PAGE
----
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Airlines: How air travel has evolved from luxury to luggage fees

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Yahoo Finance's Jared Blikre explains the evolution of the airline industry from the PanAm days to today's summer travel disruptions.

Video Transcript

[MUSIC PLAYING]

BRIAN CHEUNG: Well, as we were discussing earlier, travel headaches this holiday weekend may make some nostalgic for a simpler time, a time before the TSA, before baggage fees, to a time when you could even smoke on the plane? Let's toss it over to Yahoo Finance's Jared Blikre with our latest installment of "Then and Now." And we're taking it back to a time of more airlines, first of all.

JARED BLIKRE: Oh, yeah. Yeah, we've got to do airlines because given the malaise-- or given the melee in the markets right now, we're going to go back to that golden age. Now, air travel used to be a lot more luxurious. And the prices reflected that. Adjusted for inflation, a ticket for a domestic flight could easily run you over $1,000. But unlike today's experience, air travel in the '60s gave you quite a bit of bang for your buck. Planes featured lounges, bars, multi-course meals. American Airlines even advertised a piano lounge in the back of its 19-- or in the back of its 747s. And we got to wonder how they kept it in tune.

Now those features were a big pull because flying in the 1960s and '70s, all that meant you had a lot of options to choose from. Now check out these names-- Pan Am, American, United, Trans World, Eastern, Delta, Capital, Northwest, National, Western, Continental, Northeast, Pacific, Southwest. And the list goes on. Now, you likely don't see those names very often anymore. So what happened to those dozens of airlines that were taking to the skies in the 1960s? Well, you can see here, they were absorbed and merged out of their namesakes.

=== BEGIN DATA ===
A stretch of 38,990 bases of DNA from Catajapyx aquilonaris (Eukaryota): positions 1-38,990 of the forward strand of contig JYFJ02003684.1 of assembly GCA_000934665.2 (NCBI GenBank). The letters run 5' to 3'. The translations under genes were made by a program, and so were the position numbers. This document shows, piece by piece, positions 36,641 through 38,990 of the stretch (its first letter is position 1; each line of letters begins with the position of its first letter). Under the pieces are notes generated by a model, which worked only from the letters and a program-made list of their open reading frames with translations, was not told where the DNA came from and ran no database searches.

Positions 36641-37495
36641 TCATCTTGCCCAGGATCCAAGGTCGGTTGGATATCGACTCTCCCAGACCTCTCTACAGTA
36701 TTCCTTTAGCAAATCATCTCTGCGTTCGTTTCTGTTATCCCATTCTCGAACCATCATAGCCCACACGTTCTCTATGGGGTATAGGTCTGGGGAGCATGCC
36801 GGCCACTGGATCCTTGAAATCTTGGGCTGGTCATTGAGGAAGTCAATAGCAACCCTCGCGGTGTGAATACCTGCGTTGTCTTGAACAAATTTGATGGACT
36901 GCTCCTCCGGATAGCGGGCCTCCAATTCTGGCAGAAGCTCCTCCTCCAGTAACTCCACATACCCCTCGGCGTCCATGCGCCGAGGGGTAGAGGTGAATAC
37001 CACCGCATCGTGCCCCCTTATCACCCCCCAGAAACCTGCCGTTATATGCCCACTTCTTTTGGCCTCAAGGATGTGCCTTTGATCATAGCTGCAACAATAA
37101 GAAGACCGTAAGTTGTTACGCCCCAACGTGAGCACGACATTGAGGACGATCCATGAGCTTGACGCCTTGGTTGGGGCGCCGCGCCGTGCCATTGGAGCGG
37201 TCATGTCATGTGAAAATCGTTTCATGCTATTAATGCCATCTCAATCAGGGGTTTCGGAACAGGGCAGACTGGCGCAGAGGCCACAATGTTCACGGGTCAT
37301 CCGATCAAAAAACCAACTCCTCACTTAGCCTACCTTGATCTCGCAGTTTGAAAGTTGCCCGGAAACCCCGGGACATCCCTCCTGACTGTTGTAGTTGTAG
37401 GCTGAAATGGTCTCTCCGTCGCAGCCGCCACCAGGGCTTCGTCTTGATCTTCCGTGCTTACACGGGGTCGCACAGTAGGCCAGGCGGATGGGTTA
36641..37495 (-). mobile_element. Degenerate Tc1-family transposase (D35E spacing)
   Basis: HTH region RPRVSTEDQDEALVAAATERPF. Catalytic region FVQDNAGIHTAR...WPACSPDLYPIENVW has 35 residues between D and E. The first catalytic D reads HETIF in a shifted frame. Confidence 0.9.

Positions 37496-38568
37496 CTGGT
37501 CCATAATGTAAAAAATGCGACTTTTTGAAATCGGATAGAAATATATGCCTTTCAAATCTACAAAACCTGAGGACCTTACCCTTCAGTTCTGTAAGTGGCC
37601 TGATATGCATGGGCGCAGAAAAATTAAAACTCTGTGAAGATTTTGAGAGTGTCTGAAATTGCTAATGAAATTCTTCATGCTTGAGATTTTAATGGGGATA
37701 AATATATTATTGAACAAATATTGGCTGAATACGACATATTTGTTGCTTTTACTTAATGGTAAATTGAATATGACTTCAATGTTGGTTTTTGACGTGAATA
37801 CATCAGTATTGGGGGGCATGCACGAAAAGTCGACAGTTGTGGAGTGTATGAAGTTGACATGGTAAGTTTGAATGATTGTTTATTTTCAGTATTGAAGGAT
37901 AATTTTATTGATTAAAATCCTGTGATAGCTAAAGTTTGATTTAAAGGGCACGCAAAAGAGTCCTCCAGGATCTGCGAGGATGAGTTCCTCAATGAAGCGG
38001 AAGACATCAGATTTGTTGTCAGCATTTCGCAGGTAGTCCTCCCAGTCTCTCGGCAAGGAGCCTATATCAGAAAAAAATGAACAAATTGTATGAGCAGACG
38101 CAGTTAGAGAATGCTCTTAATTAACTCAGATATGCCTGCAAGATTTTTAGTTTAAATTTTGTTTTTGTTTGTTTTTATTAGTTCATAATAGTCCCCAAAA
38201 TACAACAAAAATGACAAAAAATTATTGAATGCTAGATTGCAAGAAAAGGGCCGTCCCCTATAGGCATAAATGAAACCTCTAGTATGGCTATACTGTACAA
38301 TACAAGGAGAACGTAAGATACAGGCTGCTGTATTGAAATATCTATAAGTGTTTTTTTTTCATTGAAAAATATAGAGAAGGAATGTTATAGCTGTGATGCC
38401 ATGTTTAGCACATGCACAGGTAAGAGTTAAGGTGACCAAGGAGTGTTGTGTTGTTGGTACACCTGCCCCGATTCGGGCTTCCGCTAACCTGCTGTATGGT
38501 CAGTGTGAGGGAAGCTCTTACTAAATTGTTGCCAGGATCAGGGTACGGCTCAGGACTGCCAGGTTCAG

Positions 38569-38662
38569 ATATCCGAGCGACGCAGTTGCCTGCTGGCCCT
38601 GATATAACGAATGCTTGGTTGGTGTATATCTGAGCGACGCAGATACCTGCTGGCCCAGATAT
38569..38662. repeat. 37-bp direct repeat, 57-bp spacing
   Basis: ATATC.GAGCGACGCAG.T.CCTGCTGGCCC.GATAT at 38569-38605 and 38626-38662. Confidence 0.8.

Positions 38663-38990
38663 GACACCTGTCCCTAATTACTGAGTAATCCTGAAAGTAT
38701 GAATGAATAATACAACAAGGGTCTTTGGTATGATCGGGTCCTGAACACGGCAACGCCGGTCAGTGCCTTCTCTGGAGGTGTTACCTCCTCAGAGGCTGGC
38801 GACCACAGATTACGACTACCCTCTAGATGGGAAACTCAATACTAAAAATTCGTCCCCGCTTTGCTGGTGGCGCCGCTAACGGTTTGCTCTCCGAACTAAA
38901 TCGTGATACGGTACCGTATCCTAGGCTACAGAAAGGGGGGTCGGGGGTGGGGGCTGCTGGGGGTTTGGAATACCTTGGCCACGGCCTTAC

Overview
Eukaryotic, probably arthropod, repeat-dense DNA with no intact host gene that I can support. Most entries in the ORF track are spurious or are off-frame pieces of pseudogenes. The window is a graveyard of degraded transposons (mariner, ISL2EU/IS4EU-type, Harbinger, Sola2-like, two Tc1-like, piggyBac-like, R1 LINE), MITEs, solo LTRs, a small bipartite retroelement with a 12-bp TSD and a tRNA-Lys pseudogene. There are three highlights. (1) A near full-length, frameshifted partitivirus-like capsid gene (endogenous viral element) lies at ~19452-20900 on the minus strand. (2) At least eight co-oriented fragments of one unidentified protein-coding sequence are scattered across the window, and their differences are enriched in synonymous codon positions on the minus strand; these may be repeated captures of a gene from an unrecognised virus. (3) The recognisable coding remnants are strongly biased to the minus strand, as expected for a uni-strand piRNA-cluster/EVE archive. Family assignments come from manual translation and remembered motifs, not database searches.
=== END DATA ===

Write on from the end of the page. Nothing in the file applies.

So here's a look at American Airlines, one of the industry's most dominant carriers, still to this day. You can see that line on the bottom that actually is the US Airways, which absorbed a lot of airlines on its own, until it eventually merged with American in 2015. United and Delta, they also merged. And you can see on your screen there, quite a few names that we don't see anymore, guys. Excuse me. So--

BRIAN CHEUNG: I saw Trump Airlines there as well.

JARED BLIKRE: Yeah, I know. There was even a Trump Airlines. So let's get to the charts and plot some of the action right now. And we can see, if we pull up the YFi Interactive, that this is a year to date. We're going to take a look at the year to date of all the travel and reopening stocks. Not a pretty picture, but just check out American Airlines here. We have a max chart that is showing very choppy action all the way back to 2008. And if we pull up charts of other airlines, like, let's say, United Airlines, that is also very choppy. So, all in all, we have a lot of airlines that have merged. And now we're on the other side of this new epic.

AKIKO FUJITA: Well, in many ways-- so airlines aside, the airline experience really changed after 9/11, right? I mean, I'm trying to think of what I miss the most-- not having TSA, but also being able to go right up to the gate.

JARED BLIKRE: Well, not only that. You could actually-- I remember airline tickets were as good as cash. So you could actually exchange it or give it to somebody else. And they could get on a flight. They didn't check your name. So things were definitely a lot different back then.

BRIAN CHEUNG: Yeah, and more consolidation maybe again with Spirit and Frontier or JetBlue.

JARED BLIKRE: Exactly.

BRIAN CHEUNG: We will see.

JARED BLIKRE: Yeah, we will see.

BRIAN CHEUNG: Yahoo Finance's Jared Blikre, thanks so much. Have a great weekend.

JARED BLIKRE: Thank you.

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